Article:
My parents owned a dairy farm in the Eastern Townships of Quebec. For my seven sisters and one brother, pitching in to help was just another part of growing up. But back in the 1950’s, many people felt that if you were born blind, you couldn’t possibly be capable of lending a hand. That meant that I spent a lot of time in the house with my mother.
One day, when I was probably four or five, I pulled a high chair up beside the fridge so that I could reach the radio, and serendipodously discovered soaps on our CBC station … One Man’s Family, Whispering Streets, Laura Limited, Aunt Lucy, The Craigs, Guiding Light, Ma Perkins, Pepper Young’s Family, The Right to Happiness … and I was fascinated! How was it possible for me to hear what was going on in Ma Perkins’s home when I couldn’t hear what was happening in the homes of my older sisters? Why could I hear two sides of a phone conversation on radio when I couldn’t hear what Aunt Bessie or Aunt Kathleen were saying when they called my mother?And wow! On The Happy Gang, Bert Pearl announced the names of songs just like Mr. Layton did at school! From that day on, I pestered my mother unmercifully.
"When is it going to be 11:00? I’d ask ad nauseam. And after our noontime meal, it was: "When is 3:00 coming?
On weekends, there were children’s shows like Just Mary, Maggie Muggins, and The Rod and Charles Show. There were even some shows that sent my sisters running to turn the radio up like Stu Davis, The Singing Troubador, Folk Songs for Young Folks with Alan Mills, and King Ganam and his fiddle. And how well I remember commercials for such products as Sunlight soap, Sweet Cap cigarettes, Mum deoderant, Drene, White Rain, and Luster Cream shampoos, Eno Fruit Salts, and detergents such as Rinso, Dreft, Breeze, Duz, and Supersuds! And let’s not forget the hockey games so graphically described by Danny Gallivan and Foster Hewitt.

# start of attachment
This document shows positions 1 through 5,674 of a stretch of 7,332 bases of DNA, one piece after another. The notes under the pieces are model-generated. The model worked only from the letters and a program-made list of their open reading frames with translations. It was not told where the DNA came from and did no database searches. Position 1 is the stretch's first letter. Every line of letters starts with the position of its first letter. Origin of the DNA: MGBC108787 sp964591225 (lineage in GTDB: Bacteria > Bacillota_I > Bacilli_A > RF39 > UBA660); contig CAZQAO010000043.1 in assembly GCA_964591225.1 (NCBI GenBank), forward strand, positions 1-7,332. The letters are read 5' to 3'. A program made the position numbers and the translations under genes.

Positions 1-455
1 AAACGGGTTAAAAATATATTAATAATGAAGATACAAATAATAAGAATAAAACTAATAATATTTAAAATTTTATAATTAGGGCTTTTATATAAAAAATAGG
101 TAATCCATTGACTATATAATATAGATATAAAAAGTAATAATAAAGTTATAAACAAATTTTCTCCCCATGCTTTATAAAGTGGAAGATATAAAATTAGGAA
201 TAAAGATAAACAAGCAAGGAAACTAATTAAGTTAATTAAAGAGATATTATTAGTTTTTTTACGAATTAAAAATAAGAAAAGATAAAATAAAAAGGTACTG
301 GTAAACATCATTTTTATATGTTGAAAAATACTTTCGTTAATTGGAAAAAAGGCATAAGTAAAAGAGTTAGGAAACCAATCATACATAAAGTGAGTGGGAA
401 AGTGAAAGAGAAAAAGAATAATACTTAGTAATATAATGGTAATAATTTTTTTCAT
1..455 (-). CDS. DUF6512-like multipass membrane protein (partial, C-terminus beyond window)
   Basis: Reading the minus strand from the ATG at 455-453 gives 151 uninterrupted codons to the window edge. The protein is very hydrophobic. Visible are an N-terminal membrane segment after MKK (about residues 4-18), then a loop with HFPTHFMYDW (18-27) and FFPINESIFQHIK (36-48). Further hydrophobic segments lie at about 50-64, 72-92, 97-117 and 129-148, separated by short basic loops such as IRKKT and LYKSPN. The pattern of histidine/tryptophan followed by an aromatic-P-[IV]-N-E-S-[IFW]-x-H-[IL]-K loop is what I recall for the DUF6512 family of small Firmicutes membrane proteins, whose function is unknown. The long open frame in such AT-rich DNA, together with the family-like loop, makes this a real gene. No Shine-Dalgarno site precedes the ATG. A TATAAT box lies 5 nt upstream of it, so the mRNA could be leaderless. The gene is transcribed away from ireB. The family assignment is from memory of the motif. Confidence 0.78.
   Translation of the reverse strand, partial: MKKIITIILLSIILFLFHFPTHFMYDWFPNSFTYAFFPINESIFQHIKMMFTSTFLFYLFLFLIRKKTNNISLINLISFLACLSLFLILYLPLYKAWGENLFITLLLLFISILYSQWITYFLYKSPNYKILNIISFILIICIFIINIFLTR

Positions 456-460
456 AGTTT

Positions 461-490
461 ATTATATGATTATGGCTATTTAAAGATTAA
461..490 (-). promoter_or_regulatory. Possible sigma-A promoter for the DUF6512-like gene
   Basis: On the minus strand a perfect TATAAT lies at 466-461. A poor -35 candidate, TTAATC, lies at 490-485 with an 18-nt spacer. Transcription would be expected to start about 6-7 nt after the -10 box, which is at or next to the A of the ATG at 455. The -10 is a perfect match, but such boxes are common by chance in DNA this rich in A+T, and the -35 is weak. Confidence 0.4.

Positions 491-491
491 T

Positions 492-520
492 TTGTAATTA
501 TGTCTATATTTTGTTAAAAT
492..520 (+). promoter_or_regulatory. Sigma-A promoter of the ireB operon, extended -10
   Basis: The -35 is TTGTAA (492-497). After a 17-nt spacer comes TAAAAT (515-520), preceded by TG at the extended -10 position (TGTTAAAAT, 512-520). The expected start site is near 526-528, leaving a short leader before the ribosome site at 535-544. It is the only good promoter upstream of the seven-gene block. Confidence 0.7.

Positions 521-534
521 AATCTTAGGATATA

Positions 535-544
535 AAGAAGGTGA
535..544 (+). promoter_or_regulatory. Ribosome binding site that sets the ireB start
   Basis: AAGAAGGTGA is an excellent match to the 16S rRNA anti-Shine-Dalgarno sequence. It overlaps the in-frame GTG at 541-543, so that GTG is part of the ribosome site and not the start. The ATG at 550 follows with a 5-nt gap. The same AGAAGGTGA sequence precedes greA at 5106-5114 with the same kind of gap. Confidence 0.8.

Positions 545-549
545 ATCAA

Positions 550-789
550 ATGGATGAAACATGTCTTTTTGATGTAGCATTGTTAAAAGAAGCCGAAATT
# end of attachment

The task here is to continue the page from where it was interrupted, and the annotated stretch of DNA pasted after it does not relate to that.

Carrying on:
When I was about nine, many of those shows went off the air, and I was lured to television by game shows, soaps, and The Flying Doctor, who introduced me to yet another facet of radio … ham radio. But when I was in grade nine or ten, we were given the opportunity to record a radio dramatization of A Christmas Carol, and I was fascinated anew, especially by the challenge of having to create credible sound effects.
Since then, I have written several radio plays of my own, and my work as a freelance journalist has given me the opportunity to cover everything from murder trials to election nights for several radio stations. Meanwhile, my OTR collection grows by the day. My only frustration is that there is next to no Canadian OTR available, and that’s why I became the founder of COTRA—the Canadian Old-Time Radio Alliance, whose rate of growth, I’m happy to report, is similar to that of my OTR collection.